The UK government has turned the word foreigner into such a negative term it may soon need redefining in the Oxford English Dictionary.
That is the view of Dialogue columnist Karina Robinson, chief executive of executive search firm Robinson Hambro. She expressed concern in today’s Financial Times with the way the term was used in a pejorative sense by the UK’s governing centre-right Conservative Party at its recent annual conference.
Robinson is a Spaniard who has been resident in the UK for more than two decades.
“As a ‘foreigner’ I was somewhat mystified to learn the new usage of the word and to hear it used repeatedly at the Conservative Party conference,” she wrote in the newspaper.
“No doubt the next edition of the Oxford English Dictionary will have its new meaning, something like: ‘Foreigner: new usage, word denoting unwelcome, unwanted, unloved person who steals jobs unfairly, illegally, inexplicably from (hard-working) Brit.’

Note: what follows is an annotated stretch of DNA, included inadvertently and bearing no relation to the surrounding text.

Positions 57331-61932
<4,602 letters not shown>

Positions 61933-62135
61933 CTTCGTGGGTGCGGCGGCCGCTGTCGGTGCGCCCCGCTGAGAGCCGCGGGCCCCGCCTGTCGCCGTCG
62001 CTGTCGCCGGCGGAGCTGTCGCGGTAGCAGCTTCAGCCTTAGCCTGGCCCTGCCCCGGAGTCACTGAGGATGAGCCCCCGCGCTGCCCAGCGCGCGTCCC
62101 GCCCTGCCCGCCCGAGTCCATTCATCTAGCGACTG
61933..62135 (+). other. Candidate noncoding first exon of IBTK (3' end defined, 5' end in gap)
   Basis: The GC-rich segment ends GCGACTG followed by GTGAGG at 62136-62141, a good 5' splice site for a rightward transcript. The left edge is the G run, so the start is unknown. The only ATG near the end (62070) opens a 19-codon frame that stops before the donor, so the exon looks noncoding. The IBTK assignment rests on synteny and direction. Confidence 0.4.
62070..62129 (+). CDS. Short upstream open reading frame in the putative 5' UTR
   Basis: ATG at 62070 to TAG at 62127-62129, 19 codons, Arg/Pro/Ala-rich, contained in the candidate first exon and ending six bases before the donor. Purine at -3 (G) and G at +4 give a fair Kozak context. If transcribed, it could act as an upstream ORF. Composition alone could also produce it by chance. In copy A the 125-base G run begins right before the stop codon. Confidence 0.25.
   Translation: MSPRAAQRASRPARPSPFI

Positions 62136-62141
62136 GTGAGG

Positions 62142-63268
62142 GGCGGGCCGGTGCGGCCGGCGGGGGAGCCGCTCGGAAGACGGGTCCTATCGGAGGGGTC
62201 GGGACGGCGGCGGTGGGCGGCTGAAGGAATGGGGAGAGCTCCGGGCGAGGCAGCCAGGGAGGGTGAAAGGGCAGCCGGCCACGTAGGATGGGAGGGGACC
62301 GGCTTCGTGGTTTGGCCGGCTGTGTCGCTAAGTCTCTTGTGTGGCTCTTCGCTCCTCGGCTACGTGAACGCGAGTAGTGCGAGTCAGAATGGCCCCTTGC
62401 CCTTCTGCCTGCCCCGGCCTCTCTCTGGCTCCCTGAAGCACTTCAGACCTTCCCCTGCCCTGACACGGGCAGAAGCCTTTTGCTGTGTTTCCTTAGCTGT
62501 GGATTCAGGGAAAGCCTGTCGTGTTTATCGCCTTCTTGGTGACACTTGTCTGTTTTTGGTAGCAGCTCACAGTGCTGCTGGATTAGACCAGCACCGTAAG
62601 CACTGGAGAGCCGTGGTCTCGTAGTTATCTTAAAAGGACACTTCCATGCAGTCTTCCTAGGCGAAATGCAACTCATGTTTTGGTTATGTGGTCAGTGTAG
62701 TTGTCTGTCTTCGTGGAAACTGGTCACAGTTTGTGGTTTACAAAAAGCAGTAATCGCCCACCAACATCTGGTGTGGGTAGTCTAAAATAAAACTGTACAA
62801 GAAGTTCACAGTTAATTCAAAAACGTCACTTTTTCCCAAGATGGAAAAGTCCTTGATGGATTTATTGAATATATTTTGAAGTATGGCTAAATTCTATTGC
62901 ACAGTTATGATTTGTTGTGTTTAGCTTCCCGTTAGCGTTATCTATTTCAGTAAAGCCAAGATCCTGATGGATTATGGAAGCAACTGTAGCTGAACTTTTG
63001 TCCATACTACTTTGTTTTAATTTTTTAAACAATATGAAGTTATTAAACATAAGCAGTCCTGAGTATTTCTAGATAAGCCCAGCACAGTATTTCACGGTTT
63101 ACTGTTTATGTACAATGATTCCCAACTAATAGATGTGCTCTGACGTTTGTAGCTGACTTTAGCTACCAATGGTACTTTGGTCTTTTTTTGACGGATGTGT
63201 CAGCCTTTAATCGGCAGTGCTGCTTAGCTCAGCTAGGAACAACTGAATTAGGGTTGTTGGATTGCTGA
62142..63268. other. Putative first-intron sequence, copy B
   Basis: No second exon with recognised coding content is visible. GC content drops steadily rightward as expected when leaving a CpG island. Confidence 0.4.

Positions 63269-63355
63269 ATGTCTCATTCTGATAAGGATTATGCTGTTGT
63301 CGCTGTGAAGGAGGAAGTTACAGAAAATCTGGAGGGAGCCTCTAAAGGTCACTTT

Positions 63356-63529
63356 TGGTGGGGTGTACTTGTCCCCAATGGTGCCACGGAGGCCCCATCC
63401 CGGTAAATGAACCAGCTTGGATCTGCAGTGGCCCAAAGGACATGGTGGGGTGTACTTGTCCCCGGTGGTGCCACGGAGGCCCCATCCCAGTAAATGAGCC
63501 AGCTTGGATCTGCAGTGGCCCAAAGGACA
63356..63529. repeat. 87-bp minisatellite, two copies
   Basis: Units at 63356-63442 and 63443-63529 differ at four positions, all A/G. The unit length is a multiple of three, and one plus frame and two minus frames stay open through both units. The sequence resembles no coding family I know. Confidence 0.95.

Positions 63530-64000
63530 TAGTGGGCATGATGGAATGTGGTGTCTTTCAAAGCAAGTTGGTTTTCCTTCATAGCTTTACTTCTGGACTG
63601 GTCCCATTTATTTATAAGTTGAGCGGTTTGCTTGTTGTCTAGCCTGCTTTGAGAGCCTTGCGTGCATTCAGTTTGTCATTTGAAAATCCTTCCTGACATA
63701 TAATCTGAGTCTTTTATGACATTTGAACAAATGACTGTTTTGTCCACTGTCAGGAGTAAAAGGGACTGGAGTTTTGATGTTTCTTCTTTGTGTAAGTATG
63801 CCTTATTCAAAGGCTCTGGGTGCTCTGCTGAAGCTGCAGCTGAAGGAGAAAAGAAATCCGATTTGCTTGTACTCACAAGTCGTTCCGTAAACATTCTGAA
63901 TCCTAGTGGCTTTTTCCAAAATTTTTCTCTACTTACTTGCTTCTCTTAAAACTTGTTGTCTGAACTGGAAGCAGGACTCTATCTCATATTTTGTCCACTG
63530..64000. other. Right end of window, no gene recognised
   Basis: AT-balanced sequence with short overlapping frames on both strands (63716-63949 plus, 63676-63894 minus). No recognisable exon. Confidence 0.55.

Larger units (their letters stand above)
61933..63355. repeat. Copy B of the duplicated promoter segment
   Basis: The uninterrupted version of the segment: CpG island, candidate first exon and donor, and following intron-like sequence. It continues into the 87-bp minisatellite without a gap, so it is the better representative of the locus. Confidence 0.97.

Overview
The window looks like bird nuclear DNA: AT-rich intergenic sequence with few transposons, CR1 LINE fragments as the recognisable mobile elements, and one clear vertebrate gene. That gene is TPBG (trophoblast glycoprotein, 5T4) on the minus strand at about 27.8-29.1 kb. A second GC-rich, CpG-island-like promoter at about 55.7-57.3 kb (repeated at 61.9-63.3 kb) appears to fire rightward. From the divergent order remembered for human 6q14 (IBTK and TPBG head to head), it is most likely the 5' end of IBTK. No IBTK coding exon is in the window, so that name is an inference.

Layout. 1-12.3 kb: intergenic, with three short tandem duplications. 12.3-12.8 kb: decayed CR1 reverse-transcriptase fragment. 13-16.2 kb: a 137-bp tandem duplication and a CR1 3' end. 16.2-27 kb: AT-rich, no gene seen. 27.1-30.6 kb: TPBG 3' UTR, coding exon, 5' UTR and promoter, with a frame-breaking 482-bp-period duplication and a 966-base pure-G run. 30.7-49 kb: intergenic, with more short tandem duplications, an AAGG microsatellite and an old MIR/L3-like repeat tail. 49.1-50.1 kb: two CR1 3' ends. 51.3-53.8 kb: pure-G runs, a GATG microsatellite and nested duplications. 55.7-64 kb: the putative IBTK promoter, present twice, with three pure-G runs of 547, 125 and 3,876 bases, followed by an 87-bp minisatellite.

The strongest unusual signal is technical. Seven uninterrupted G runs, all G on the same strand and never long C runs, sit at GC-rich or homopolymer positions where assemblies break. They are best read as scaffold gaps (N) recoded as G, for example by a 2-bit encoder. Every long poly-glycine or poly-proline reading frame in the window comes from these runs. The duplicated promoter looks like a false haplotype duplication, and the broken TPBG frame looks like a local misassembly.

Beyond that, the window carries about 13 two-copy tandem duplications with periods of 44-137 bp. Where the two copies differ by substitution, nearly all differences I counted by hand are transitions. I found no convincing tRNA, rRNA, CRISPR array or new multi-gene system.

“What a sad reflection on the state of the party and the nation.”
The negative use of the word appears to have been triggered by the UK government floating a policy whereby employers should be forced to reveal how many of their staff were foreign nationals.
In a letter to the same newspaper, restauranteur Firdaus Ruttonshaw said he was happy to help the UK government flush out foreigners. He wrote: “As a small contribution to the flushing-out process, I feel it is my patriotic duty to report the shocking recruitment practices at my local family-owned Italian restaurant – where the majority of kitchen and waiting staff appear to be Italian.”